To Fight Climate Change, Fight Capitalism

Commentators hail the Paris Agreement and UN Sustainable Development Goals as solutions to climate change – but as long as they shy away from challenging capitalism, they will never succeed.

Vivid Economics and the Finance for Biodiversity Initiative have just released their Greenness of Stimulus Index (GSI) report, which assesses how much of the stimulus packages passed by the world’s major economies is being invested in a green recovery from Covid. Perhaps unsurprisingly, its findings show that major economies around the world have failed to invest enough, reinforcing negative environmental trends as a result.

The US, for example, has spent $900 billion on a stimulus package, and Joe Biden recently signed his Executive Order for Tackling the Climate Crisis at Home and Abroad. Biden has also re-joined the Paris Agreement after Trump’s withdrawal. Despite that, the US’s GSI score remains negative. The Covid recovery measures are doing more harm than good to the environment – and the Paris Agreement is not preventing the damage.

In light of this, the GSI report has highlighted the importance of discussing whether grand programmes like the Paris Climate Agreement and the UN’s Sustainable Development Goals—which we are told are the best pathway to alleviate the incoming climate catastrophe—are as progressive as they are made out to be.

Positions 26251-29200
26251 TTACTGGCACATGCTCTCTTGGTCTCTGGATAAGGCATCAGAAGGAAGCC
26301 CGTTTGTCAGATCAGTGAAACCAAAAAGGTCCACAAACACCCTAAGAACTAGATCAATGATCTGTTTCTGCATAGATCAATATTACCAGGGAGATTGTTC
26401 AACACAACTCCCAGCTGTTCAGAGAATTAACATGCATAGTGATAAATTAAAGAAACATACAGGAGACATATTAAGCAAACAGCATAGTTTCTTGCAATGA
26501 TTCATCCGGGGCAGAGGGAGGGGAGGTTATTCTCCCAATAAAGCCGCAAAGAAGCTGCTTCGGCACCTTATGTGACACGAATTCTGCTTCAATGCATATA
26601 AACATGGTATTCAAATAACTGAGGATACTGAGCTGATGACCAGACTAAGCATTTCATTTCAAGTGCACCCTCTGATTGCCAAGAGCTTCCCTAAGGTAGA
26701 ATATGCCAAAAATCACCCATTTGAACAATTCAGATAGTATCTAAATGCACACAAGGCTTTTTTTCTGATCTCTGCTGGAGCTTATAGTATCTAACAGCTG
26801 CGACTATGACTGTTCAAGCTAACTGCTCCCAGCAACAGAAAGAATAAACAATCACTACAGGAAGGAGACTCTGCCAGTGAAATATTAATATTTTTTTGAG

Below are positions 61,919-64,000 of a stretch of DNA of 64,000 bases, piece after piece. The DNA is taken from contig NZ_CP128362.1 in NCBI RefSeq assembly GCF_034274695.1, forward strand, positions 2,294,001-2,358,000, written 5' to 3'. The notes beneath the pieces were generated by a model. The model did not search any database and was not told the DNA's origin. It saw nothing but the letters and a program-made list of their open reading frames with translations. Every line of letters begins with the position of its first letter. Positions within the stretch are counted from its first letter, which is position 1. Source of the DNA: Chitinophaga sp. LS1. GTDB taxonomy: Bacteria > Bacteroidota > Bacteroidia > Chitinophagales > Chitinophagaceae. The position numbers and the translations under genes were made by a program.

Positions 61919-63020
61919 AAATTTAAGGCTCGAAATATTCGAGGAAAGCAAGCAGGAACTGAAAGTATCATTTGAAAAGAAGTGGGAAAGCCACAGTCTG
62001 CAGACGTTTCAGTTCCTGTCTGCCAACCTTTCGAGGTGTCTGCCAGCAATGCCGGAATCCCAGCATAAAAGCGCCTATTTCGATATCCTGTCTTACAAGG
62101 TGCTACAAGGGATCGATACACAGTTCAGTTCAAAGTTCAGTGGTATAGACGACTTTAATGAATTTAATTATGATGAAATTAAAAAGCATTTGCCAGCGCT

The Paris Climate Agreement

The adoption of the landmark Paris Climate Agreement (PCA) at the COP 2015 summit by nearly every nation indicated a truly global response to climate change and its associated negative effects. Signatories committed to aiming to significantly lower global greenhouse gas emissions in an effort to limit the global temperature increase to 1.5°C.

But the PCA is riddled with problems. The first of these is the fact that it does not have clear, legally binding emission targets for developed countries. Instead, it allows countries to voluntarily set their own emission pledges, with no enforcement – thereby giving the most polluting countries the ability to skip real climate action and scrutiny.

Developed capitalist countries can offer piecemeal climate pledges while greenwashing their pollution to the general public: this tendency is evident in the PCA’s long-term zero-emissions target, which, shrouded in legalese, ambiguously suggests that signed-up countries should reach net-zero global emissions by sometime between 2060 and 2080.